Danish Kapoor
Danish Kapoor

TSMC and Samsung have a problem: the per-wafer yield of their best lithography leaves a lot to be desired

3nm lithography is still uncomfortable for the two chipmakers that have started large-scale production with it. Samsung began manufacturing GAAFET ICs with this integration technology in June 2022, and TSMC began large-scale production in Taiwan of 3nm chips in December 2022. For these two companies, the launch of these lithography nodes It was a very important milestone., but we have tangible reasons to accept that their plan has not turned out as they had anticipated. At least not at all.

When semiconductor manufacturers produce a chip wafer, some of those cores do not function properly. Its normal. When a new lithographic node is launched, its performance per wafer usually has a large margin for improvement, but little by little, as engineers refine their integration processes, this parameter improves. A mature lithography can deliver very high performance to IC manufacturers, but a nascent technology can move in the orbit of 50% performance.

The outlook does not look good for TSMC or Samsung. And for Intel, neither

GAAFET technology is giving Samsung more joy than FinFET is giving TSMC. At least if we stick to 3nm lithography. This is what is defended by the report published by the South Korean financial group Hi Investment & Securities in mid-July. According to this source at that time the performance of Samsung’s 3nm node oscillated in the orbit of 60%, while the comparable TSMC node moved around 55%. At first glance it may seem like a small difference, but it is not. It is important.

Samsung and TSMC are having trouble pushing the performance of their 3nm nodes beyond 60%

In any case, both figures can clearly be improved. The fact that just over half of its 3nm chips work correctly is a problem. However, this is not the only information we have about the performance of the most advanced lithography of these IC manufacturers. At the beginning of August, several media revealed that TSMC technicians had already managed to improve their 3 nm lithographic process, so that at that time the performance of this node was around 70%. It is a significant improvement, but it is still far from being an ideal figure.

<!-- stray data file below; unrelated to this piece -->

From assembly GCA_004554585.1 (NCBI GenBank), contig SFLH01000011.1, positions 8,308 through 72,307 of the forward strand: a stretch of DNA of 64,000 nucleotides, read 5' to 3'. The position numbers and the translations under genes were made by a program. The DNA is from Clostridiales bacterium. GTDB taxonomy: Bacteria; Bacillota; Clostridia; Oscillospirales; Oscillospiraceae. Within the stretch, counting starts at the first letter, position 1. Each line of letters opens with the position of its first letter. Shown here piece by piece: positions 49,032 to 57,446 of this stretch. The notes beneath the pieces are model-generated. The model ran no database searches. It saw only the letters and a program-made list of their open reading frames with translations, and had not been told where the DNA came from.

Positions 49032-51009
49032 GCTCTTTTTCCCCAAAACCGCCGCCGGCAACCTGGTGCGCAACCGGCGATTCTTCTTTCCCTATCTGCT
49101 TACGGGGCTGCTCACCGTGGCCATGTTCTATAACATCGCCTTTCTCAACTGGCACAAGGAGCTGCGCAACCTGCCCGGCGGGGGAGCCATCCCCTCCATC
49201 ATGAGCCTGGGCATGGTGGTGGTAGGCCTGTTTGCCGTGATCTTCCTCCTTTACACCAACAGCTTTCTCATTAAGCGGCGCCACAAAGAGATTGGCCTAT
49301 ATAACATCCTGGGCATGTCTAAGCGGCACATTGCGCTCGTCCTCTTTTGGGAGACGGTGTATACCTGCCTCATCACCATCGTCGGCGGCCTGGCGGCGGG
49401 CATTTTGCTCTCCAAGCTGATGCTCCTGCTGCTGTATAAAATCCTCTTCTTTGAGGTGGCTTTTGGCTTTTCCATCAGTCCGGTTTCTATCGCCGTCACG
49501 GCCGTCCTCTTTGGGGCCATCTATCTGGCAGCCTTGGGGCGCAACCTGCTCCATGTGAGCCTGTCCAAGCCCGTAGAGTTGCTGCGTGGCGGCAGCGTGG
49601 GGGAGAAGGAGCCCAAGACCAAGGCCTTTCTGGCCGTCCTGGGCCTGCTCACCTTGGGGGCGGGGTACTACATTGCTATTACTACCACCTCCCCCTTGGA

However, in a new turn of events, some South Korean media, such as Chosen Biz, claim that Samsung and TSMC’s problems with 3nm lithography persist, which is why both companies are having difficulties in bringing the performance of this node beyond 60%. The curious thing is that they need it to be at least 70% to ensure their profitability and attract more customers, which invites us to ask ourselves a question: who assumes the expenses that come with the need to throw away so many 3 nm chips? useless?

Under normal conditions, this extra cost is assumed by Samsung and TSMC customers. However, the latter company’s best client, Apple, has some privileges as a result of his position. In 2022, 23% of TSMC’s income came from the apple firm, which has allowed Tim Cook and his acolytes to force this Taiwanese manufacturer to assume the cost of the cores of each 3 nm wafer that they don’t work properly.

In this article we have not yet talked about the third company in contention: Intel. It is currently manufacturing large-scale ‘Meteor Lake’ processors with its Intel 4 EUV (extreme ultraviolet) lithography, and plans to have its Intel 3 node ready before the end of this year. We still don’t know precisely what performance this company has achieved in its cutting-edge nodes, but it’s reasonable to assume given Intel’s relative inexperience with EUV lithography that, like TSMC and Samsung, it won’t be a cakewalk for making integrated circuits either. so advanced.

Cover image: TSMC

More information: Chosen Biz

Danish Kapoor